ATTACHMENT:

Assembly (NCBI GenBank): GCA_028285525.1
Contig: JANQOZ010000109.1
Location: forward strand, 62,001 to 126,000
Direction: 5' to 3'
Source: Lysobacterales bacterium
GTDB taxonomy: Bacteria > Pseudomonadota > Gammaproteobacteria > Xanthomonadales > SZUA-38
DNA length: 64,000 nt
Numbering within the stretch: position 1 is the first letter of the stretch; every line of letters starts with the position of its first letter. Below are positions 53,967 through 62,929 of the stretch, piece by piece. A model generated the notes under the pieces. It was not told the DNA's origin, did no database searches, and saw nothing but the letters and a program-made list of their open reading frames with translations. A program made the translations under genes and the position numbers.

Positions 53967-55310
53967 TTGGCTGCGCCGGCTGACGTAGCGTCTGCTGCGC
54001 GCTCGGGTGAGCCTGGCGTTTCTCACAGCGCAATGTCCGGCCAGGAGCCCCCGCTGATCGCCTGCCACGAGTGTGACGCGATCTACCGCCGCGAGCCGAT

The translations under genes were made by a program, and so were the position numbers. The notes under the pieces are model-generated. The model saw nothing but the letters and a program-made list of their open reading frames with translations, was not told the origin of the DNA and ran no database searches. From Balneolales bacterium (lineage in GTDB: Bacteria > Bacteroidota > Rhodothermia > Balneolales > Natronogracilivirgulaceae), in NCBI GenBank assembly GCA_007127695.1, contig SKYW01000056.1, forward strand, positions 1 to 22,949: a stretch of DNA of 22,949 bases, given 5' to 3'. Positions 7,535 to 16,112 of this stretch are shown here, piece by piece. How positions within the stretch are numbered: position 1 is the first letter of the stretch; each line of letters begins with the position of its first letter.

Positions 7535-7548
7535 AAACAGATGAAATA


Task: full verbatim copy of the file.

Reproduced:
Assembly (NCBI GenBank): GCA_028285525.1
Contig: JANQOZ010000109.1
Location: forward strand, 62,001 to 126,000
Direction: 5' to 3'
Source: Lysobacterales bacterium
GTDB taxonomy: Bacteria > Pseudomonadota > Gammaproteobacteria > Xanthomonadales > SZUA-38
DNA length: 64,000 nt
Numbering within the stretch: position 1 is the first letter of the stretch; every line of letters starts with the position of its first letter. Below are positions 53,967 through 62,929 of the stretch, piece by piece. A model generated the notes under the pieces. It was not told the DNA's origin, did no database searches, and saw nothing but the letters and a program-made list of their open reading frames with translations. A program made the translations under genes and the position numbers.

Positions 53967-55310
53967 TTGGCTGCGCCGGCTGACGTAGCGTCTGCTGCGC
54001 GCTCGGGTGAGCCTGGCGTTTCTCACAGCGCAATGTCCGGCCAGGAGCCCCCGCTGATCGCCTGCCACGAGTGTGACGCGATCTACCGCCGCGAGCCGAT

The translations under genes were made by a program, and so were the position numbers. The notes under the pieces are model-generated. The model saw nothing but the letters and a program-made list of their open reading frames with translations, was not told the origin of the DNA and ran no database searches. From Balneolales bacterium (lineage in GTDB: Bacteria > Bacteroidota > Rhodothermia > Balneolales > Natronogracilivirgulaceae), in NCBI GenBank assembly GCA_007127695.1, contig SKYW01000056.1, forward strand, positions 1 to 22,949: a stretch of DNA of 22,949 bases, given 5' to 3'. Positions 7,535 to 16,112 of this stretch are shown here, piece by piece. How positions within the stretch are numbered: position 1 is the first letter of the stretch; each line of letters begins with the position of its first letter.

Positions 7535-7548
7535 AAACAGATGAAATA